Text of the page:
April 4: at Dallas (85-95)—Defense lacking here, giving up 50 percent shooting from the floor and losing the rebounding battle 45-40. No shame losing at Dallas, and it’s the third straight game, but we’ve already cut some slack in these areas against Golden State. Excuses can’t apply every time out.
April 6: at Miami (97-82): No excuses necessary here, for a terrific defensive effort, holding the Heat to 40 percent from the floor Conley again hit 3-of-4 treys and Arenas knocked down four. Even without the long-range display, the defense alone earned this win.
April 7: vs Dallas (94-89): A revenge win comes thanks to aggressively getting to the free throw line, where the Grizzlies outscored the Mavericks 23-12.
April 9: vs LA Clippers (94-85): Once again, I like the defense and all-around effort. The Clips are held to 40 percent from the floor and Memphis wins rebounding 48-36 thanks to Zach Randolph and his 12. It’s enough to make me overlook the 18 turnovers.
April 11: vs Phoenix (104-93): Both teams shoot the ball well, but Memphis’ balanced front line delivers the win. Speights, Gasol, Randolph and Gay all have between 7-9 rebounds apiece and the team wins the battle 43-31.
April 12: at San Antonio (97-107): Chalk this one up to Tim Duncan having a 28/12 night. Its games like this that worry me about Memphis. They’re very well-balanced, but in the NBA playoffs that’s not always a good thing. In a star-driven league, you need the player who can put you on his back at least once in a short series. Duncan can do that for the Spurs, as can Tony Parker. Who does it for the Grizzlies?
April 14: Utah (103-98): Another game won on the foul line, 28-13. It’s worth noting that both games with a big free throw edge have come at home, and in neither case did Memphis have a big edge in other areas that often indicate superior aggressiveness (i.e., rebounding), which in turn explains free throw discrepancy. So being at home is the only explanation. I think you get what I’m implying here.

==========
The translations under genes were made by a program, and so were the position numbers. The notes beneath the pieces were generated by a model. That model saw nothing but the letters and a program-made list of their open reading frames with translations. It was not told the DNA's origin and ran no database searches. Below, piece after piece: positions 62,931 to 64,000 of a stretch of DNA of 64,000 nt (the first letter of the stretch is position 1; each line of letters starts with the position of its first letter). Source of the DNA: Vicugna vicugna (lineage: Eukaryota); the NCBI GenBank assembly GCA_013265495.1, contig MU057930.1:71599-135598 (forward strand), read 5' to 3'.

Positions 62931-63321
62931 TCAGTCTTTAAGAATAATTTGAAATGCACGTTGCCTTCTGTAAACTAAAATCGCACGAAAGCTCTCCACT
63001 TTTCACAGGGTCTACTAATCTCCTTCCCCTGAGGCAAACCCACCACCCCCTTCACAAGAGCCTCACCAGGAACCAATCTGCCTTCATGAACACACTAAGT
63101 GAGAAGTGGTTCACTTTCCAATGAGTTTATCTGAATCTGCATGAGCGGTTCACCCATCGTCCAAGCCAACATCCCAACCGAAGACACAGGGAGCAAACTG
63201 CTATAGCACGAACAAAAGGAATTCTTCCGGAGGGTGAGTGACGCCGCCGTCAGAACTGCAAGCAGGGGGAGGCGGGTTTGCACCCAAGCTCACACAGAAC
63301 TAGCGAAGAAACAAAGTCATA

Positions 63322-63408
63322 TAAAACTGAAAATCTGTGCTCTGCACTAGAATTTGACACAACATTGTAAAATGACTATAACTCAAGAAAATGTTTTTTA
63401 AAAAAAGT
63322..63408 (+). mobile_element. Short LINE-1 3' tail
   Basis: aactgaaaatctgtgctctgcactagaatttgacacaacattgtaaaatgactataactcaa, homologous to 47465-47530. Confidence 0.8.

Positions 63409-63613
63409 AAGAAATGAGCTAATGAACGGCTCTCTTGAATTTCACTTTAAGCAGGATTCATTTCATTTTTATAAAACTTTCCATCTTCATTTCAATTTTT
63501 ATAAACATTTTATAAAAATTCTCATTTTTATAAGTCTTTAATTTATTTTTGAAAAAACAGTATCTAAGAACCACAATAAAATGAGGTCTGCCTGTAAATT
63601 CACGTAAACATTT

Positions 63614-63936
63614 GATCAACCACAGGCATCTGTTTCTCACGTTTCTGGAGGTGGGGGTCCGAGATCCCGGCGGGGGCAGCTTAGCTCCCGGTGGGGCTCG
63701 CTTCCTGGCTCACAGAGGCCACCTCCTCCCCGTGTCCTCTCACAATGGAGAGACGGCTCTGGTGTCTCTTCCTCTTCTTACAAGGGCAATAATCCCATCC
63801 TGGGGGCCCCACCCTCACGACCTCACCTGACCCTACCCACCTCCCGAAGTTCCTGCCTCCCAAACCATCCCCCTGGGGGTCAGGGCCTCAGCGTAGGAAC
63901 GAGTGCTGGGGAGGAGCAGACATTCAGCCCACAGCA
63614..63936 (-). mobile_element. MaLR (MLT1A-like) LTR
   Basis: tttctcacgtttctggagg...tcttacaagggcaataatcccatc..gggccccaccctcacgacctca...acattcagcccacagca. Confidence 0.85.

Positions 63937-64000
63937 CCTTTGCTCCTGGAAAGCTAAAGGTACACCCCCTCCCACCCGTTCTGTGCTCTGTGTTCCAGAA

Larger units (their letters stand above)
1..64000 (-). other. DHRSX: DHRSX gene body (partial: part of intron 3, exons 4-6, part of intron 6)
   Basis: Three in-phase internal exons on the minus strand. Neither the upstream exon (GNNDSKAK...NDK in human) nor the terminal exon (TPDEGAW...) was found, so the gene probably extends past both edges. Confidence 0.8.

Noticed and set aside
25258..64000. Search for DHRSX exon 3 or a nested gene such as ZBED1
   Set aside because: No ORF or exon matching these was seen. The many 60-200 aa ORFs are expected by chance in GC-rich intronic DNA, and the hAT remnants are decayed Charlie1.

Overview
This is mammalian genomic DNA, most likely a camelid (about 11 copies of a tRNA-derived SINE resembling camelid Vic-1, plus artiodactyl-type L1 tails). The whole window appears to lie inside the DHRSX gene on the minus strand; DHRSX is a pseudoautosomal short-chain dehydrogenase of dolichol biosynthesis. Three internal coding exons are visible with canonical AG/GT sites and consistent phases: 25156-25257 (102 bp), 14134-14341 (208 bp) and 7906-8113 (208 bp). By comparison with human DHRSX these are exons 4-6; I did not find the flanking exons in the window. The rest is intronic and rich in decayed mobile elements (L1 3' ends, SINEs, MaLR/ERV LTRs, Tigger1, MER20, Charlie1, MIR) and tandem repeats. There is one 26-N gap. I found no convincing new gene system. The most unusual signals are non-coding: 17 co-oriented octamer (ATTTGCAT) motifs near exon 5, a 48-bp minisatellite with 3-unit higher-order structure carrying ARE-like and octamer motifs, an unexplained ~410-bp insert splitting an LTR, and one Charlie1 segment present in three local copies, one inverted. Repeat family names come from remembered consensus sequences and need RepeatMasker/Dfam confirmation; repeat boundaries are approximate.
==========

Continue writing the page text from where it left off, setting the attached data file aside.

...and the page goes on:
April 15: at New Orleans (75-88): As ugly as this is—and Memphis played their regulars, let’s just write this one off. Every team in the NBA has these games, this season more so than normal. And the Grizzlies’ only shot 35 percent from the floor.
April 17: at Minnesota (91-84): How about we write this one off too? The T-Wolves are without both Ricky Rubio and Kevin Love and had lost nine in a row coming in. Nice individual game by Gay, with 28 points, but did we really learn anything about the Grizzlies?
To pick up on the theme I mentioned in the April 12 San Antonio game, Memphis’ strength and weakness is its balance. If we only ran through the games individually and only mentioned players who decisively impacted the game, you could get through several Grizzlies’ games without mentioning anyone. The individuals compile their numbers over the long haul and rarely stand out in a one-game situation. Gay is the closest they have to a real go-to player. In almost any other sport I’d be all over this team to make a big playoff run. But enough years watching the NBA have to tell us that a team without superstars playing in a market like Memphis is going to be viewed skeptically by the commissioner’s office, especially considering their first-round series is against either Kobe’s Lakers or the Paul/Griffin Clippers and the nation’s second-largest media market. It’s not that Memphis can’t win against these teams, but they need to be demonstrably better. I think you get what I’m implying here.